Research Handbook on Child Migration
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Research Handbook on Child Migration

Edited by Jacqueline Bhabha, Jyothi Kanics and Daniel Senovilla Hernández

The scope and complexity of child migration have only recently emerged as a critical factors in global migration. This volume assembles for the first time a richly interdisciplinary body of work, drawing on contributions from renowned scholars, eminent practitioners and prominent civil society advocates from across the globe and from a wide range of different mobility contexts. Their invaluable pedagogical tools and research documents demonstrate the urgency and breadth of this important new aspect of international human mobility in our global age.
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Chapter 11: Children’s rights and U.S. immigration law

David B. Thronson

Abstract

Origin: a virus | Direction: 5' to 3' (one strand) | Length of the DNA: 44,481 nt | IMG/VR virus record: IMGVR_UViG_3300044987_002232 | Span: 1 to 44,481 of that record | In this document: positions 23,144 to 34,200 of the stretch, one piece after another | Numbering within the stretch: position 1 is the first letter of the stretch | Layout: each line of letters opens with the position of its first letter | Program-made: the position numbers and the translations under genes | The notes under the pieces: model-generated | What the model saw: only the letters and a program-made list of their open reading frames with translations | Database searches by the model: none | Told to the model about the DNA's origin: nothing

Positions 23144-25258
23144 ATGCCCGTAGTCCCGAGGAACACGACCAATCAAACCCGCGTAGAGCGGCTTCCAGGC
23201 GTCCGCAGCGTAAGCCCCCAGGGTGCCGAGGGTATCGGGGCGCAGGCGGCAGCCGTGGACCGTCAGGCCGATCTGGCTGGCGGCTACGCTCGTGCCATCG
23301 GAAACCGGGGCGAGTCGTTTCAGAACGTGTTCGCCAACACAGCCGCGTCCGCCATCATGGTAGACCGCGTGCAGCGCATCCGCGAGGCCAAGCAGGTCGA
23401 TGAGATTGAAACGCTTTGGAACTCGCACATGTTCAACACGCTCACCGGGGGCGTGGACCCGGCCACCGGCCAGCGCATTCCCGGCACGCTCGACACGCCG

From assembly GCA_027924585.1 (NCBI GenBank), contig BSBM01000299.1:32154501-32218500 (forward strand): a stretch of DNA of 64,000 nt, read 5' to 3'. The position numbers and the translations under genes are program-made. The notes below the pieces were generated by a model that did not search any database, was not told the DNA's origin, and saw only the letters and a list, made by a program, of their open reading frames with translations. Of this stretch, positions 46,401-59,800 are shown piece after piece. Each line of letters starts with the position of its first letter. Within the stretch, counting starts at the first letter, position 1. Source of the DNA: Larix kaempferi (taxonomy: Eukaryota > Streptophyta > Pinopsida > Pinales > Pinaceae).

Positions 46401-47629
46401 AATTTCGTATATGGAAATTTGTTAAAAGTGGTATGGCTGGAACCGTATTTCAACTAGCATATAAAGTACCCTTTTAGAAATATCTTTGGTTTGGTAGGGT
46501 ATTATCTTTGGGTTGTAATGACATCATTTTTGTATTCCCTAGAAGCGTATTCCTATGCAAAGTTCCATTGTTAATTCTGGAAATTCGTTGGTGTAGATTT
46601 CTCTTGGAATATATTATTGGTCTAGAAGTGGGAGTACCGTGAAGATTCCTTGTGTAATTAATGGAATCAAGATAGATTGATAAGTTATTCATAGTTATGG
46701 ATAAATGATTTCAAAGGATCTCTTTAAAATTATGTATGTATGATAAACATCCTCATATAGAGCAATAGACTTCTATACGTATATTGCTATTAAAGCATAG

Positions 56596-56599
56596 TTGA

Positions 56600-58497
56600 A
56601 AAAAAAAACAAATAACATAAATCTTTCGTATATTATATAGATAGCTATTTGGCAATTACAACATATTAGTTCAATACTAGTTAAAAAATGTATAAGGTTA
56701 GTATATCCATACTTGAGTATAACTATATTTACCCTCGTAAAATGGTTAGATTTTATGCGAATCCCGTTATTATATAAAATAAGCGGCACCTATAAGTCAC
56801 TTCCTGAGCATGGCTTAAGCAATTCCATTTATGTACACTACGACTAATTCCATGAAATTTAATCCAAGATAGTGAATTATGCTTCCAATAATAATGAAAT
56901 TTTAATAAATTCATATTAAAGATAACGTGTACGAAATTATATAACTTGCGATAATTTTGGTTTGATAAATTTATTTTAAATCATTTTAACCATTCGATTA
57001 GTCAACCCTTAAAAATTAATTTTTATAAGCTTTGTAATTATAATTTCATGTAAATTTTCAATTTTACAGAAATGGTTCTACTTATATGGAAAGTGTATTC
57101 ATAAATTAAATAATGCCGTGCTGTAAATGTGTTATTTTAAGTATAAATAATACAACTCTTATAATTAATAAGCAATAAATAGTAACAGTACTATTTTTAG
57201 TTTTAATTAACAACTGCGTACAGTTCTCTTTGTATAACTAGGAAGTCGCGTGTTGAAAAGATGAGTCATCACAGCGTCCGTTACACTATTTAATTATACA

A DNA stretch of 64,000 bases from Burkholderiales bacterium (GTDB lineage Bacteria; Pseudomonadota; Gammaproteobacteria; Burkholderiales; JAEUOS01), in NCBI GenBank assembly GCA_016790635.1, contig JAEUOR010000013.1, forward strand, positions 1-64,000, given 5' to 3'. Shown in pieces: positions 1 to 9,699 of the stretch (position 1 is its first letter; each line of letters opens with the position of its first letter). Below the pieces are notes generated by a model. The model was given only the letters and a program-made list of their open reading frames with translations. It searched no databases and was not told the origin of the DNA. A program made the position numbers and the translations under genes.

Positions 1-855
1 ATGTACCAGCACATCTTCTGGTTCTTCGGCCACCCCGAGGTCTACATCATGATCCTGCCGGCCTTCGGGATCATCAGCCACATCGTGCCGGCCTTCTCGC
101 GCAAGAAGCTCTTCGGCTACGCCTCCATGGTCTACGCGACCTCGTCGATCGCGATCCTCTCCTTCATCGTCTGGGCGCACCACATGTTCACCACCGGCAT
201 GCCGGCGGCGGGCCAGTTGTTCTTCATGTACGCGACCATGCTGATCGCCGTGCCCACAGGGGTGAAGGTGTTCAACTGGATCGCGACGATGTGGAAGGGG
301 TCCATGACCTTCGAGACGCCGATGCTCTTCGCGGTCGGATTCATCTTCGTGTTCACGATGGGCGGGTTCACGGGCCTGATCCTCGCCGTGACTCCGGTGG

Incoherence and inconsistency are hallmarks of the treatment of children in U.S. immigration law. The United States fails to recognize children as individuals with agency and rights. By conspicuously limiting children’s rights in family immigration or by ignoring the procedural rights, developmental differences and vulnerabilities of children in other forms of relief, U.S. immigration law at worst actively undermines children’s rights and at best makes no real attempt to consider or vindicate children’s rights. Children’s voices and interests are lost as immigration law alternately subordinates their interests and needs to those of adults and fails to acknowledge their protection needs.

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